Most, if not all products have a 2-year shelf life, so for example, if a product is made in May 2018, the expiration would be May 2020. While a product past expiration to some degree isn’t necessarily dangerous, the problem is that the materials, just like any other substance degrade over time, and therefore, the older the material is, the less potent the actives are. A mix that is tested and verified to deliver 25g of protein when it is manufactured may only yield 20 or so grams if tested a few years later due to the degradation. Certain elements such as flavors, especially natural flavoring, can degrade much quicker and affect the taste of the protein.
With this in mind, the problem lies in what happens when we rewind to examine the raw materials that are being used. Mind you, the expiration date on the container is simply based on when the container was filled with the formulated blend…it doesn’t take into account how old the protein and materials used in the blend may be. For example, a manufacturer may have over-ordered a large quantity of whey protein back in December of 2016 and didn’t have the volume they expected. Now say it’s May of 2018 and that same protein is set to expire in December, yet taking the protein, mixing it for a product and putting it on a container with a fresh new lot number and expiration date somehow magically resets the age of the protein…Magic! Unfortunately, there is no way of knowing how old the material used may be in spite of the expiration date. The best you can do is purchase from reputable brands and trust that they do their due diligence to check the certificate of analysis for the materials that go into their product and demand that quality materials that aren’t in risk of expiring are used.
There is a Huge Variance in Protein Quality
As briefly alluded to earlier in the article, there can be a great degree of variation in the quality of materials used. While two proteins can be identical at a glance, it really comes down to the cost of goods that a company opted to go within producing the product. For example, a product may simply list ‘whey protein concentrate’ as the protein source in the ingredients. While one product may use pure WPC80 to reach their label claim for protein while the other may use a blend of WPC34 and WPC80 to reach the desired label claim with cheaper material dropping cost down, they both say simply “whey protein concentrate”.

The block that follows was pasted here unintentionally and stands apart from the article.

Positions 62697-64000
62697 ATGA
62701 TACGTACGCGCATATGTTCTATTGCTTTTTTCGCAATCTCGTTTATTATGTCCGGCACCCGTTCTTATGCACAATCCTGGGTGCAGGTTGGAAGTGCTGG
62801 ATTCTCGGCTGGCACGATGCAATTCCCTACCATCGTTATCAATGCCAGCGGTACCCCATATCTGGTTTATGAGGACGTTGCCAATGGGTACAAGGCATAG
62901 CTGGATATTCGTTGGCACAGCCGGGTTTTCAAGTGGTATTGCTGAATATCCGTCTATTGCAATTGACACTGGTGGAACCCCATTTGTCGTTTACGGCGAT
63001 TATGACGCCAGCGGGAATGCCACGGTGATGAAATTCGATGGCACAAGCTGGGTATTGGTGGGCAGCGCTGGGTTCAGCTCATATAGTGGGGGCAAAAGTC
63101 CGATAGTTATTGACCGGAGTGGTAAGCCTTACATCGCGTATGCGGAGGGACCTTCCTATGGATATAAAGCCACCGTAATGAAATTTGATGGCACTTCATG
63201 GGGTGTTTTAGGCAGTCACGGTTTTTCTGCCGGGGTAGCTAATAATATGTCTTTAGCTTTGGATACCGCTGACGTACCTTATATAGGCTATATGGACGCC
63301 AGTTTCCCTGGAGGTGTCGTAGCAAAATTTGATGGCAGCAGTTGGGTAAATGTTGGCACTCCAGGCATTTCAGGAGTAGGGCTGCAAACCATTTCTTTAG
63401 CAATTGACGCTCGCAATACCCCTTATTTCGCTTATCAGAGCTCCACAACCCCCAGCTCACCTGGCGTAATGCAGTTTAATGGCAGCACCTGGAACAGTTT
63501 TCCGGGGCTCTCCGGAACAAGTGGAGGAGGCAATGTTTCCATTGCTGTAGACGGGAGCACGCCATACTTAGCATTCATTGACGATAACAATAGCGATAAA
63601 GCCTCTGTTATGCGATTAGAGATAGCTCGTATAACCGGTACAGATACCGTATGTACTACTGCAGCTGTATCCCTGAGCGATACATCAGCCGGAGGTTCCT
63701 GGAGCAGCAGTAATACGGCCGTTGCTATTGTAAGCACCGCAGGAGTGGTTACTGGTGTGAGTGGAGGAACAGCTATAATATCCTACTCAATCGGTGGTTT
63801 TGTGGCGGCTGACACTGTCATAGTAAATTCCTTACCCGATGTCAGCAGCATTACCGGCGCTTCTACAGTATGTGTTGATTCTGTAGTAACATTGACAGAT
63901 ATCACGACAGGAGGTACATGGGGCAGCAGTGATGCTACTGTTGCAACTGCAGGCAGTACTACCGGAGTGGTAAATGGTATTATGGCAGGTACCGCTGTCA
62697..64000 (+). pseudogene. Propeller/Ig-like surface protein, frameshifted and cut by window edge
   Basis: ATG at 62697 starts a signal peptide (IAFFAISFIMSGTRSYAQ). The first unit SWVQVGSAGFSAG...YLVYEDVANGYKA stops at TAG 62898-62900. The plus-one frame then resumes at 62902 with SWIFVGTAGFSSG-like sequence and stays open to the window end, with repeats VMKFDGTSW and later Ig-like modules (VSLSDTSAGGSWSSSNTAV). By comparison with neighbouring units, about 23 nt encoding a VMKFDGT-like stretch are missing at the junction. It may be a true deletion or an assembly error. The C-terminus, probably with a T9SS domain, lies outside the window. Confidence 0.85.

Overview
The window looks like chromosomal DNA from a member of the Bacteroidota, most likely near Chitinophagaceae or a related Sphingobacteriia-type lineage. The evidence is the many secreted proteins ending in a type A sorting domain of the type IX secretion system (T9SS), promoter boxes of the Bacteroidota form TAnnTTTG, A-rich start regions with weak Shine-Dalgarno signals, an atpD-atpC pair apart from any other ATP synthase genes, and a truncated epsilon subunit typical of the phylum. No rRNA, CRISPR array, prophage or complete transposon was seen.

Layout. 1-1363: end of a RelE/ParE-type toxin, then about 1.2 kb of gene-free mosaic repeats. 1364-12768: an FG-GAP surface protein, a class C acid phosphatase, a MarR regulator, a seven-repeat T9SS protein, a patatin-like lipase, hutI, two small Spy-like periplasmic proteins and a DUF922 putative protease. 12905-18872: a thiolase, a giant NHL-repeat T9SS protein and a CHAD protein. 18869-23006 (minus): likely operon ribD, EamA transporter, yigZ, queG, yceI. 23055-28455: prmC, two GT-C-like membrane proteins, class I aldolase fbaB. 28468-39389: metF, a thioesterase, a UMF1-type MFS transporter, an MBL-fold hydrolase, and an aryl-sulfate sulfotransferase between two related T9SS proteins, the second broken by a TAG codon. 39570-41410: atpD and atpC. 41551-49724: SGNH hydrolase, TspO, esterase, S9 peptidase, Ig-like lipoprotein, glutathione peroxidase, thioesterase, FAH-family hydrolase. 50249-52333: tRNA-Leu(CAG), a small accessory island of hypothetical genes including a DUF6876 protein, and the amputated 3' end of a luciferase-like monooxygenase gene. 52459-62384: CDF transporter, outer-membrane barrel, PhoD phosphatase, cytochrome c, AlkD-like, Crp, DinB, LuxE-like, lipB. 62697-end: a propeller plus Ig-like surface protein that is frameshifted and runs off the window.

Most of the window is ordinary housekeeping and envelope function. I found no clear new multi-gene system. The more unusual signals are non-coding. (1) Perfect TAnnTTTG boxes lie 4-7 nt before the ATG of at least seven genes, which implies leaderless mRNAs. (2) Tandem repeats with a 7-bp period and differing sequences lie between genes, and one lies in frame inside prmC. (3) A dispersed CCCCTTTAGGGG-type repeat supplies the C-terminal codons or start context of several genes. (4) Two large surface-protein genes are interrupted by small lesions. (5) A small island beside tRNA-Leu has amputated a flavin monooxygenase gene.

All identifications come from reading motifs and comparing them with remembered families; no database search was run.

Another example I’ve seen time and time again is label dressing. A product that may list Whey Protein Concentrate, Whey Protein Isolate, and Whey Protein Hydrolysate may look great, but in reality, to get to the 25g of protein claimed on the label, they may use 22g of protein from the concentrate, 5g protein from the isolate to hit overage and ensure they make label claim and then add in 1mg of hydrolysate just to have it on the label. The same thing goes here for buying protein: To get the best quality, buy from reputable brands and remember that you’re paying for what you get…products may not be as equal as one might think.
While there are other shady things that I’ve seen go on in this industry unchecked for quite some time, don’t get me wrong, there’s a lot of great brands out there that care about the consumer and are in it for more than just making a profit. While it may seem daunting at first and that everyone is marketing about why their product is ‘better’, just take it all in with a grain of salt and remember that things aren’t as they appear sometimes.
Trusted Protein Powders
With all of the above taken into consideration, there’s still plenty of brands that are doing it the right way. When choosing a protein powder, make sure that you are going with a brand that you trust and one that is open about how their product is made. The below brands go above and beyond to make sure that their protein quality is at the highest level.
NutraBio – In-house manufacturing. 3rd party ingredients testing (results posted at checkmysupps.com). 100% full disclosure labels. Expiration dates from the date of raw goods manufacturing (not finished goods manufacturing). Only uses WPC80 for Classic Whey. Other proteins comprised of Isolate and/or casein.
MTS – All products manufactured in NSF Certified facility. Expiration dates from the date of raw goods manufacturing (not finished goods manufacturing). Uses WPC80 and Isolate.
Purus Labs – In-house manufacturing. Expiration dates from the date of raw goods manufacturing (not finished goods manufacturing). Uses only WPC80 for Myofeed.